Category Archives: Heaven


Like many, I was surprised and saddened to learn of Billy Graham’s death yesterday. Since he was 99 years old, it was expected, but it was still a surprise.

As I reflect on a life well lived, I acknowledge my debt of gratitude to Billy Graham. He impacted my life in a number of ways.

  • My mother-in-law came to faith in Christ during one of Billy Graham’s first crusades in Los Angeles.
  • As a junior higher, my parents and my brother and I sang in the choir during a crusade in Anaheim Stadium. I recall going forward and rededicating my life to Christ during that crusade. I benefited from the follow up material afterwards as it helped strengthen my faith.
  • I attended the counselor training when a crusade was held in the Seattle-Tacoma area.
  • Our church participated in phone counseling after several of the Graham crusades.
  • Billy Graham’s practice of financial integrity and avoiding temptation with the opposite sex provided models to follow.
  • Our church participated in the My Hope campaign four years ago. It provided one more tool of how to share your faith.
  • A couple of articles I wrote were published in Decision Magazine.
  • My wife and I visited The Cove and The Billy Graham Library two years ago and were greatly impressed and encouraged.

Salvation, discipleship, equipping, resources, examples, tools, models, encouragement, ministry opprotunites … I am indebted to Dr. Graham in many, many ways.

Well done, good and faithful servant. Enter into the joy of your Lord.

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Posted by on February 22, 2018 in Funerals, Heaven, News stories


Is there a “fast pass” to heaven?

The world was horrified last week to learn of another school shooting at Marjory Stoneman Douglas High School in Parkland, Florida. In the midst of the tragedy, there were also acts of heroism as teachers shepherded students to safety. In particular, assistant football coach and security guard Aaron Feis used his own body as a shield to protect students. Taking a bullet and giving his life to save a student was a noble, heroic, sacrificial action.

Aaron’s action prompted one editorial cartoonist to suggest it was an automatic ticket into heaven.


It God grades on a curve, a sacrificial death would certainly rank higher than helping an elderly person cross the street. It would undoubtedly gain more points than donating blood, telling the truth, digging a well in Saharan Africa, curing malaria, or giving up your seat on a bus to someone with a broken leg.

But does God grade on a curve? Can one earn their way into heaven by performing good deeds? Do some actions guarantee one’s entrance into heaven?

In order to answer that question, we need to examine what Scripture says. Jesus told his own disciples that the path to God runs through himself.

John 14:6 – Jesus said to him, “I am the way, and the truth, and the life. No one comes to the Father except through me.

In an interview with a Jewish leader, Jesus said that eternal life is directly related to one’s faith in Christ.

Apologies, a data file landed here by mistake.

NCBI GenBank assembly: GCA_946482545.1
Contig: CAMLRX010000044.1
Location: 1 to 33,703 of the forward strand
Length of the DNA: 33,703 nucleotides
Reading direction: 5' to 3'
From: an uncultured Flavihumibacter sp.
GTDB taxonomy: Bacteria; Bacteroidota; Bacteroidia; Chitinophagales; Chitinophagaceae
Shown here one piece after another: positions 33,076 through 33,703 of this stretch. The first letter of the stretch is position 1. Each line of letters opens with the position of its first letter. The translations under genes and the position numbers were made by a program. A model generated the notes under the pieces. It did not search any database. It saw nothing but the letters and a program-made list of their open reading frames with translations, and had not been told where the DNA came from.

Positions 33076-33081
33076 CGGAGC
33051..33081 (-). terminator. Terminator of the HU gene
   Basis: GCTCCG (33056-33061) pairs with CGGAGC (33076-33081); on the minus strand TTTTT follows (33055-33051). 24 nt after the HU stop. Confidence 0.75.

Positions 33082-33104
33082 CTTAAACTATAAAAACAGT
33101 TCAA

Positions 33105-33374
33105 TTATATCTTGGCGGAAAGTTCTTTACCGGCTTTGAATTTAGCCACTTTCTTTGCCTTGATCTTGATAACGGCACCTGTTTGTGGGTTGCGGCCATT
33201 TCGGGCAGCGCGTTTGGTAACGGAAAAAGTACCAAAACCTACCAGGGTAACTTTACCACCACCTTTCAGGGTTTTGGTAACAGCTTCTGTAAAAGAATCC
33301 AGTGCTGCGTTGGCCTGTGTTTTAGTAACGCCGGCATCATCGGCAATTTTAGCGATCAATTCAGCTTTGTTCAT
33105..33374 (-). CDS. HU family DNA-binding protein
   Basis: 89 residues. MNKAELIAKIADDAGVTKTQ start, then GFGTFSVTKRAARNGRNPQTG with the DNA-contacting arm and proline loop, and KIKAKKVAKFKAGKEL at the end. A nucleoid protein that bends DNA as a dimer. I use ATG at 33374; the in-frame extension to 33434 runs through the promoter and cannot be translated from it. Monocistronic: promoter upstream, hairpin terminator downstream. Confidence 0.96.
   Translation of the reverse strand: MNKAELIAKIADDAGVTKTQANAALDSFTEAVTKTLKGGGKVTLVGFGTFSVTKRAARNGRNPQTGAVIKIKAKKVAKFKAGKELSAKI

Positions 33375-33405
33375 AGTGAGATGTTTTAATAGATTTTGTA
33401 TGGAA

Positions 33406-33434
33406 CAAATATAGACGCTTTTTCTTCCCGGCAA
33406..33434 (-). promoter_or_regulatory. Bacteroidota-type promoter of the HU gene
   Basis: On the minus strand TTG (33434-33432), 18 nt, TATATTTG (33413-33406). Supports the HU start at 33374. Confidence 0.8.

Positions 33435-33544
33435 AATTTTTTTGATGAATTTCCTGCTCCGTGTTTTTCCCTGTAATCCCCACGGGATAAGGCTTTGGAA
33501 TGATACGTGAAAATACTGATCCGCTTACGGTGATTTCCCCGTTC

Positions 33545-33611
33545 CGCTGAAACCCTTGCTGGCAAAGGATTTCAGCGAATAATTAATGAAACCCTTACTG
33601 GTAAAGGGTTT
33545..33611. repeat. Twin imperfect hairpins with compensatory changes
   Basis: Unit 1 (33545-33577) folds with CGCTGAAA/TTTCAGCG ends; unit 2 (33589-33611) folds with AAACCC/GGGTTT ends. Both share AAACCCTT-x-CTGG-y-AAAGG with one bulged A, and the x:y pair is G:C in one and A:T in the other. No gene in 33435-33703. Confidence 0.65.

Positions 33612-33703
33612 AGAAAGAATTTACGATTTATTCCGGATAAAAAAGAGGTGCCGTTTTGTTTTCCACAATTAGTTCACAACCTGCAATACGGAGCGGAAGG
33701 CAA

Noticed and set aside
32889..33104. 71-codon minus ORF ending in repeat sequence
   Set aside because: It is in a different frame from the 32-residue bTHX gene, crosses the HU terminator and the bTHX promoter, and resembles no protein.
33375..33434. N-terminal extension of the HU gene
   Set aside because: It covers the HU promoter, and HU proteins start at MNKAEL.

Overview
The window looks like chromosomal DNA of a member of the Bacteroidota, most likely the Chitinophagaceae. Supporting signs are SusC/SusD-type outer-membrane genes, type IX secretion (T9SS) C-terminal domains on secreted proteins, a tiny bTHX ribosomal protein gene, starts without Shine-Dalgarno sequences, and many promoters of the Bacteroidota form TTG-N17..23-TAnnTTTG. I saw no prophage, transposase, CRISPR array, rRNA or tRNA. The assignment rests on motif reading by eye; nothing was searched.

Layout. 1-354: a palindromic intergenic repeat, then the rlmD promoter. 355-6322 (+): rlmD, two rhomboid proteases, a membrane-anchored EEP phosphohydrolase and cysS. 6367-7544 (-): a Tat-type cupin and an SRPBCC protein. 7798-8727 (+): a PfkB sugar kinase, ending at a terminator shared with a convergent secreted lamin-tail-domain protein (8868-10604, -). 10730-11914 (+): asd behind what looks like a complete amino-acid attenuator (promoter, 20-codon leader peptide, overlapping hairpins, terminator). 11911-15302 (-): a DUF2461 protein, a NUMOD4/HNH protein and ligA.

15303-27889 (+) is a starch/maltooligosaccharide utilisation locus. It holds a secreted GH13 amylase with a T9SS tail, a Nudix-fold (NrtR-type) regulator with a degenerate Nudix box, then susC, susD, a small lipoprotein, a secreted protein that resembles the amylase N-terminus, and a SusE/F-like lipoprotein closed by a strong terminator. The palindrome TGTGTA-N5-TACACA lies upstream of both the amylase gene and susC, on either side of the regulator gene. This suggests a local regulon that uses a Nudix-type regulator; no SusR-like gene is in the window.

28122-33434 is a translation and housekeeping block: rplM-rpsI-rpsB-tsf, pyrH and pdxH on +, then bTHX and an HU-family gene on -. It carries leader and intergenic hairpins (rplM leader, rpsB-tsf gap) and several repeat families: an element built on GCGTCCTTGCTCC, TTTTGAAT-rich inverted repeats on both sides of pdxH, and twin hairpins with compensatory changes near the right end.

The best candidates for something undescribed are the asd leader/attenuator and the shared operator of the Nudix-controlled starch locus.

John 3:16 – “For God so loved the world, that he gave his only Son, that whoever believes in him should not perish but have eternal life.

The apostle John reiterated the same point years later when he wrote his first letter.

1 John 5:13 – I write these things to you who believe in the name of the Son of God, that you may know that you have eternal life.

The apostle Paul explained that one needs to believe that Jesus died on the cross for our sins. Only then can we be saved and enter heaven.

Romans 10:9–10 – because, if you confess with your mouth that Jesus is Lord and believe in your heart that God raised him from the dead, you will be saved. For with the heart one believes and is justified, and with the mouth one confesses and is saved.

If there was any question about how to enter heaven, the apostle Paul explained that salvation is determined by what God does for us, not by what we do for ourselves.

Ephesians 2:8–9 – For by grace you have been saved through faith. And this is not your own doing; it is the gift of God, not a result of works, so that no one may boast.

Good works, selfless deeds, and sacrificial acts are certainly valuable. While they might result in greater rewards in heaven, they won’t guarantee one’s entrance into heaven. Only putting one’s faith in Jesus for salvation will lead to eternal life.

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Posted by on February 19, 2018 in Heaven, News stories, Scripture, Theology


To the Church in Philadelphia: A Church that was Faithful

While I was in the rehab center back in November, I applied for a disability parking placard from the Massachusetts Registry of Motor Vehicles (RMV). When I called two weeks later, I was told it took two months to process and I would receive it in February. Frustrated by the bureaucracy, I forgot all about it. Two weeks ago, I received a letter from the RMV asking me to surrender my driver’s license because the doctor who signed my original application noted I was medically unable to drive. I called to explain that was three months ago and was no longer valid. I was told I needed a note from my doctor saying my condition had improved and I was medically cleared to drive.

Rather than taking your driver’s license away, what if someone wanted to take heaven away from you? What if you were told that the door to heaven was closed and you were no longer welcome? What if your church told you to stay away and you could no longer attend?